With prosecutors’ indictment of the man accused of committing the deadly stabbing spree at a care facility for people with disabilities in Kanagawa Prefecture last summer, it will now be in the hands of the judiciary to unravel the man’s motives behind the horrific crime. At the same time, efforts to come to grips with how and why this man came to harbor his distorted views toward the victims — that people with disabilities are not needed in society and should be eliminated for their own salvation — and the fight against such ways of thinking should not be confined to the courtroom but shared across society as a whole.
After killing 19 residents and injuring 27 others in the attack last July at the facility in Sagamihara where he used to be a care worker, Satoshi Uematsu, 27, was subjected to a psychiatric evaluation over a five-month period to judge if he is mentally fit to be held criminally responsible for his acts. The Yokohama District Prosecutor’s Office indicted Uematsu on Friday on charges of murder and attempted murder as they determined that he is mentally competent to be tried. He was judged to be able to tell right from wrong, although he was diagnosed as suffering narcissistic personal disorder — a condition in which people have an exaggerated sense of their own importance, an excessive desire for admiration by others and a lack of understanding of others.
Along with the grisly nature of attacking and killing the defenseless victims, what drew people’s attention to the crime was Uematsu’s acts of openly discussing his plan for the killing spree months before carrying it out — with his colleagues at work and even in a letter addressed to the speaker of the Lower House — which forced him into treatment at a mental institution, from which he was released after 13 days. Seven months after his arrest, the man is reported to be repeating to investigators his conceited ideas about people with disabilities, which smack of eugenics, to justify the murders.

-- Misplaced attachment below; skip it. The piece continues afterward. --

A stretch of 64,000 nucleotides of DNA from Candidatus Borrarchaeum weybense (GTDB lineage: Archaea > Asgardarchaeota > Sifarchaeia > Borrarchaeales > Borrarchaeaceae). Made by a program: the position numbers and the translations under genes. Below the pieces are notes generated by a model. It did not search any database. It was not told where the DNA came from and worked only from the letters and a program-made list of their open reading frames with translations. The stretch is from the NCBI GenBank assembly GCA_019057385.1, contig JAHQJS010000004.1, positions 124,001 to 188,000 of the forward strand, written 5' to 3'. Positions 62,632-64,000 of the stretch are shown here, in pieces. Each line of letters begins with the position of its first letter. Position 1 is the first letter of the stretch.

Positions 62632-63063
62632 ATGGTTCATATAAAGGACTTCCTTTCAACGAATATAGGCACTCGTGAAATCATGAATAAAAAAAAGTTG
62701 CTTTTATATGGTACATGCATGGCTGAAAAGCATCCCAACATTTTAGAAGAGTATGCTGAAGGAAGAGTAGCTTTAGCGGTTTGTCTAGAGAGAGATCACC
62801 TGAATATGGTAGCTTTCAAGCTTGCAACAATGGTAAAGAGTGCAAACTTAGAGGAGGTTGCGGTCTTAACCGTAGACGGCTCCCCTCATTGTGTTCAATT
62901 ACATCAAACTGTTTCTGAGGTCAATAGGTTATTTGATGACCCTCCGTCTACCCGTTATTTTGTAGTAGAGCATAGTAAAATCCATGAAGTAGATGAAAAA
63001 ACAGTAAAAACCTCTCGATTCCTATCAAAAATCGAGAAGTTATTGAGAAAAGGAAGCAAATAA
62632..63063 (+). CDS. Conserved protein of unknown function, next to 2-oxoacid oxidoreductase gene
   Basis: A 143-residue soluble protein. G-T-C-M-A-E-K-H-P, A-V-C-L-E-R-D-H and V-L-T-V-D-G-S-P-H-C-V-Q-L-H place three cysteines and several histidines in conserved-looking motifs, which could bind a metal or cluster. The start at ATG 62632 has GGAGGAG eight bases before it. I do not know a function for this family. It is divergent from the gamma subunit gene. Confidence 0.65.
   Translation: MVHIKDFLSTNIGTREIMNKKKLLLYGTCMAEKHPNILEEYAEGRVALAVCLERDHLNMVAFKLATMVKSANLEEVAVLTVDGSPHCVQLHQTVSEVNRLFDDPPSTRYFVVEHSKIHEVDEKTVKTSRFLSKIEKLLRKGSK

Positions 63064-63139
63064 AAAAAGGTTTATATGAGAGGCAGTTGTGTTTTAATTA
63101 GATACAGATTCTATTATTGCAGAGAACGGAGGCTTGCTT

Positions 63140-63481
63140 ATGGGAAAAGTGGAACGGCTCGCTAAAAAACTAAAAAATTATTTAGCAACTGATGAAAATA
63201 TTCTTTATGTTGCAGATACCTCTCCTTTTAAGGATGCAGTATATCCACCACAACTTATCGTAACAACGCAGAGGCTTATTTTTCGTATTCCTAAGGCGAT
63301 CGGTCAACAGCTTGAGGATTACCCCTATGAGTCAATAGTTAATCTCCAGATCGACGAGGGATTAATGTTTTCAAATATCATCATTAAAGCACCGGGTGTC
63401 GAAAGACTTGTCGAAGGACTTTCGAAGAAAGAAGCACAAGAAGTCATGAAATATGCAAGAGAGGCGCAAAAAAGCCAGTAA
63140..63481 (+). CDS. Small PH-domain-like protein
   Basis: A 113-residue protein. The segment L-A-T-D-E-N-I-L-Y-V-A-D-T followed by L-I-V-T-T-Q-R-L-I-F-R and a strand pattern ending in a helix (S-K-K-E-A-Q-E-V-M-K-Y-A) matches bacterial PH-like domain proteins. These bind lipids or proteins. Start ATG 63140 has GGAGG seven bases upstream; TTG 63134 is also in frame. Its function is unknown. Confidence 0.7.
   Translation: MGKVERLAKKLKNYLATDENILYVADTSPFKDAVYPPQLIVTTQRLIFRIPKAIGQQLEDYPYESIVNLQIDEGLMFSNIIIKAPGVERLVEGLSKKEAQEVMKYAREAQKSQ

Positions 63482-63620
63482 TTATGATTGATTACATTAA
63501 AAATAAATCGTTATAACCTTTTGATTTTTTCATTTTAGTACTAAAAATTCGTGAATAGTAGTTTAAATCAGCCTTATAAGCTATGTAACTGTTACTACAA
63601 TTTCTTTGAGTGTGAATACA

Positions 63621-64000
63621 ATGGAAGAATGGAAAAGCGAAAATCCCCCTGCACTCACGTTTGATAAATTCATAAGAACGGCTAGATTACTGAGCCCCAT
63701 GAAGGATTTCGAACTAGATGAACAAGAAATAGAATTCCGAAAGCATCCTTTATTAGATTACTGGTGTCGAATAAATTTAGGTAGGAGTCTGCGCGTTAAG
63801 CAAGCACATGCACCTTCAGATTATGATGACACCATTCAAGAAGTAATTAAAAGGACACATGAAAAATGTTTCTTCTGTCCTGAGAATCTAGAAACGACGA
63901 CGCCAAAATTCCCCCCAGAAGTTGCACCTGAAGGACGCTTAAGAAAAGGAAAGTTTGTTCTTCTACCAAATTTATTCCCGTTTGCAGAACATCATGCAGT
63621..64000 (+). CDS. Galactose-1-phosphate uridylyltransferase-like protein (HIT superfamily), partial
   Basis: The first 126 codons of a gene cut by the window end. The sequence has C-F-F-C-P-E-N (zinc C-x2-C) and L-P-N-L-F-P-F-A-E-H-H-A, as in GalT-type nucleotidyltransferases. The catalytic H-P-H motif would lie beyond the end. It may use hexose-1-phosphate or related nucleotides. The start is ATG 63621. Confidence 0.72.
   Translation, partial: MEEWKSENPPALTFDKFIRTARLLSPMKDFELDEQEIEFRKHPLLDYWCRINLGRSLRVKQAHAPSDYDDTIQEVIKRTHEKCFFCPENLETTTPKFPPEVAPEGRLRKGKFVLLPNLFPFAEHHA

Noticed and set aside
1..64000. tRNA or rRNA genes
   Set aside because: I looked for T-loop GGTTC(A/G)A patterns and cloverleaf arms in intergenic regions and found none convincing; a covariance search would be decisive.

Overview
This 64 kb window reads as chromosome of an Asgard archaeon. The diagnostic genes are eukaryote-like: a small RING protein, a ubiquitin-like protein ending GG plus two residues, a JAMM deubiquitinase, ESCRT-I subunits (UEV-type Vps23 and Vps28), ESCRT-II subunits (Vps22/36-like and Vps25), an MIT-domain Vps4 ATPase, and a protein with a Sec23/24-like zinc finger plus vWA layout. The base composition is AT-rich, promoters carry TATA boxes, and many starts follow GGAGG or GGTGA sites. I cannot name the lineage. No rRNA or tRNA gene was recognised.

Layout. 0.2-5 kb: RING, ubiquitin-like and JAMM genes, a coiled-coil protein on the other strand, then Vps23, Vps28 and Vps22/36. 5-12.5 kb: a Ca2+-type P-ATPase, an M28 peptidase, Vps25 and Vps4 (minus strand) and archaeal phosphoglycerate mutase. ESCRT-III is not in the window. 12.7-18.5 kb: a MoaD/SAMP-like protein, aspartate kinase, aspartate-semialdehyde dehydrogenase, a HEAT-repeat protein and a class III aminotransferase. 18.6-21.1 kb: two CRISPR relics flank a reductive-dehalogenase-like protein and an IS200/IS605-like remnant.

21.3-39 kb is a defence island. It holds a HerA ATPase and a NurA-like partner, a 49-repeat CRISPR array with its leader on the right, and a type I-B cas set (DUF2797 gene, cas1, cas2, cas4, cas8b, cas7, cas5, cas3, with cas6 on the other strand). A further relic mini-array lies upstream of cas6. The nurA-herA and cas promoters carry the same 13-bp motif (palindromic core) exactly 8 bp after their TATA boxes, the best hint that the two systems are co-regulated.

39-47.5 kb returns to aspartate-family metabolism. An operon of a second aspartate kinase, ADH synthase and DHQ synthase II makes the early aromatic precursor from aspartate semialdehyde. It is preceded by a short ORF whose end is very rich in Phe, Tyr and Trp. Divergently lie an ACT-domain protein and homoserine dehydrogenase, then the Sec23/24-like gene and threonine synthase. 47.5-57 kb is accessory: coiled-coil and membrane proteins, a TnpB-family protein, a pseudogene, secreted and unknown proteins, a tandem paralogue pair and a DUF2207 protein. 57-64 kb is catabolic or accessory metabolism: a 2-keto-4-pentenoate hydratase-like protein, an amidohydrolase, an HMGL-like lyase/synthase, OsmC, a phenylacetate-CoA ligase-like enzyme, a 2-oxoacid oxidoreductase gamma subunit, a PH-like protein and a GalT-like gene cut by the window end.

It will be up to the courts to determine the motives behind the killings, which will be a crucial step in preventing similar crimes in the future. But the Sagamihara rampage and people’s reaction to it have also indicated that prejudice and discrimination against people with disabilities remain deep-seated in our society. During a gathering held in January to pray for the victims six months after the massacre, a representative of an organization of people with disabilities noted that there are “large numbers of accomplices” to the crime, referring to comments posted on the internet that agree with Uematsu’s self-righteous arguments. It is a question that all of us in society need to face up to.
That authorities effectively lost track of Uematsu after he was discharged from the mental hospital in March last year — four months before the killing spree — has led the government to review the scheme under which people are forced into such institutions under administrative order when their mental conditions are deemed to pose potential harm to others. The government plans to submit to the current Diet session an amendment to the law on mental hygiene and welfare so that patients placed in mental hospitals under the scheme will be given sufficient follow-up care after they are discharged to ensure their social rehabilitation.
Uematsu reportedly received little care after his release. As the government says, continued support for such patients and efforts to prevent them from being isolated in their local communities will help their rehabilitation. It must be confirmed, however, that such measures will be taken to aid their rehabilitation, not to keep them under constant surveillance. There is criticism that the government is focusing too much on revamping the scheme as its response to the Sagamihara killings — that it is misguided to count on the scheme, aimed at providing treatment for the patients, to serve as a deterrent to crime. The government also needs to set aside enough funding and manpower to ensure the effectiveness of the updated scheme, which will likely impose additional burdens on local authorities and medical institutions.
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